On Wednesday, September 14, U.S. Senators Tammy Baldwin (D-WI), Brian Schatz (D-HI) and Elizabeth Warren (D-MA) held a conference call with student staff members from college newspapers across the country. This was in order to discuss the current student loan debt crisis and spread awareness for Senate Bill 3681, also known as the In the Red Act of 2016. The three senators discussed the rising cost of college and how In the Red will address the major problems faced by student loan borrowers and then fielded questions from student journalists.
“Student loan debt is now $1.3 trillion and continues to grow,” Senator Warren opened the call. “For loans issued from 2007 to 2012, the federal loan program is on target to make $66 billion in profits. It’s numbers but it’s also people’s lives. This debt load is squeezing millions of young people and dragging down our economy.”
The aim of the In the Red Act, according to its official Senate title, is “to make college more affordable, reduce student debt and provide greater access to higher education for all students of the United States.” The bill is made up of multiple measures designed to reduce college expenses and make student loan debt less of a burden for both future and current students.
“The In the Red Act has a number of simple solutions,” said Senator Schatz. “First: reducing student debt burdens. Second: boosting Pell Grants. Third: providing two years of free community college and fourth: accountability for institutions of higher learning that receive subsidies from the federal government.”
Schatz went on to emphasize the fact that student debt affects not only the borrower but the family members who may find themselves responsible for the debt if their student defaults on loan payments. “Nobody escapes this. This is a key middle-class issue that affects all generations. It matters to students in college but it also matters to parents and grandparents,” Schatz said.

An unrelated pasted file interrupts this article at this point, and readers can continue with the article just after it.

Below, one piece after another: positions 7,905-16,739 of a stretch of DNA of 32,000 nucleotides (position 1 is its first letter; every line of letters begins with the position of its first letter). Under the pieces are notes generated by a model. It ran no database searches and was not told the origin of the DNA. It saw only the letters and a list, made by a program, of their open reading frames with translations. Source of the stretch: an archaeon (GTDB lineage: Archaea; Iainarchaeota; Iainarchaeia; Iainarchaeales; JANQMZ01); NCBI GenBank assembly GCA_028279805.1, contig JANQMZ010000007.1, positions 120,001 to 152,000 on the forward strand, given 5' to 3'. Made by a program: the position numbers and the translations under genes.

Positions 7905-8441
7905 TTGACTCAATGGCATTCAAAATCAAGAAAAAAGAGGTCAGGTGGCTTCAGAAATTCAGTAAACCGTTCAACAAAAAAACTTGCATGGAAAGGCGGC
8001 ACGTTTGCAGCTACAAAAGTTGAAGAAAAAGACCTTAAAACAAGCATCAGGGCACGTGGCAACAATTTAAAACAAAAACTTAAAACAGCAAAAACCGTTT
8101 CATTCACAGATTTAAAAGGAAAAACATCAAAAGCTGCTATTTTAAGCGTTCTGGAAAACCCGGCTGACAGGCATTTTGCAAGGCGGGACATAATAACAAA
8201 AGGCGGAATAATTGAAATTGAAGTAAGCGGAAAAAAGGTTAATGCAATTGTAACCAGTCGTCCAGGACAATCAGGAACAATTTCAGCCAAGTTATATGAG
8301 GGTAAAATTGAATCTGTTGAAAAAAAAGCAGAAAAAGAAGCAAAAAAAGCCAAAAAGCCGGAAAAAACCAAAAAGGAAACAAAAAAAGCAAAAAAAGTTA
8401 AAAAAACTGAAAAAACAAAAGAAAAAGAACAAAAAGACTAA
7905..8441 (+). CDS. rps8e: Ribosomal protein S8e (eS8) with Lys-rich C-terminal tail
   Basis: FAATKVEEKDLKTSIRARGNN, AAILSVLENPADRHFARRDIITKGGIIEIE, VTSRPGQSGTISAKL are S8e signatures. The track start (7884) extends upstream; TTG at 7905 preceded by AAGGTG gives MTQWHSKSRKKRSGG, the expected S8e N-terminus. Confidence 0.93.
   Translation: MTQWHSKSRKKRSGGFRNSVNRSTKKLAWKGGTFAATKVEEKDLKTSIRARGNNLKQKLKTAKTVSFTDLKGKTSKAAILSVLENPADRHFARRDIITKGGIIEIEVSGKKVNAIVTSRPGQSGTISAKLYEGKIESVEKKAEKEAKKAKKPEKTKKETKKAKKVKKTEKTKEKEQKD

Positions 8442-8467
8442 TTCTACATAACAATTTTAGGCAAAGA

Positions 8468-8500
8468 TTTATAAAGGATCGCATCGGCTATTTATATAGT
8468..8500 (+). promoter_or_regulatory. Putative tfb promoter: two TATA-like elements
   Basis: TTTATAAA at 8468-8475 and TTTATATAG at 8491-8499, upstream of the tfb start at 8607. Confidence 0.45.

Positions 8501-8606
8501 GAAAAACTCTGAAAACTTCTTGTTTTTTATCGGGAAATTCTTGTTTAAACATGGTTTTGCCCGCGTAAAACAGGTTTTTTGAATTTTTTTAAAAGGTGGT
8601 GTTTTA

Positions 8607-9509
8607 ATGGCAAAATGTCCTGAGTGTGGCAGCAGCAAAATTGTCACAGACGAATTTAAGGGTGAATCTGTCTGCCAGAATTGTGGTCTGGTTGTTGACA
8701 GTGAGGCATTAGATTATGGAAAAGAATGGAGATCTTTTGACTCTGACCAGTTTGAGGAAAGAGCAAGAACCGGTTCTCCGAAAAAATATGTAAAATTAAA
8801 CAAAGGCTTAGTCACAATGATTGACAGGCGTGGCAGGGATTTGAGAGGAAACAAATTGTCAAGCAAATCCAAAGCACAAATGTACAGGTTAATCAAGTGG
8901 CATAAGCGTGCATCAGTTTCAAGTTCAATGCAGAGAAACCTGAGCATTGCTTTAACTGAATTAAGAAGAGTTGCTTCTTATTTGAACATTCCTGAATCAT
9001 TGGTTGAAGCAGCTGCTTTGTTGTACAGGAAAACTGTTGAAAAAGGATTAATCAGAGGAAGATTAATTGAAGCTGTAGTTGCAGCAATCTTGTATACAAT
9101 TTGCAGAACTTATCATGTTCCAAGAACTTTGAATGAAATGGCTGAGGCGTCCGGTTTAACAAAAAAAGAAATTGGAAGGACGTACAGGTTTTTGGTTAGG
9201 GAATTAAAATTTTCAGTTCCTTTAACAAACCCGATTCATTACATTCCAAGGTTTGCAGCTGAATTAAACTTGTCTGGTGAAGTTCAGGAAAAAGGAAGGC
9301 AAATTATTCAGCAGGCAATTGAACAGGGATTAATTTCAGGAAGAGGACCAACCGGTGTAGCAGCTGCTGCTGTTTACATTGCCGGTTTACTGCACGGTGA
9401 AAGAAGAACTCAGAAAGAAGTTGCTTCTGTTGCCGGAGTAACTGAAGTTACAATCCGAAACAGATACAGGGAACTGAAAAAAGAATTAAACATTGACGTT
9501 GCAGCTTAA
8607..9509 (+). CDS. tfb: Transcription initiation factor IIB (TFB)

Senator Baldwin spoke next, “One of the things I’ve done to really get a sense of the extent of this problem in my home state of Wisconsin is to hold round tables with students and recent graduates at campuses across the state.” Baldwin visited Lawrence while on the campaign trail back in 2012 for a listening session with students. “I got to hear firsthand accounts of how college costs and student loan debt are holding back an entire generation.”
Baldwin, along with Schatz, Warren and 26 other co-sponsors of the bill, have struggled against opposition in the Senate since the introduction of In the Red to Congress in March of this year. The bill is currently under review by the Senate Committee on Finance where a decision will be made to determine whether the bill will continue on to the Senate floor or not.
In the meantime, Senator Warren urged students and families of students to get involved in the political process by voting in the upcoming election and contacting their congressional representatives. “We’re fighting to give hardworking young people a fighting chance to build a future for themselves and for our country,” Warren concluded, “but we cannot do this alone.”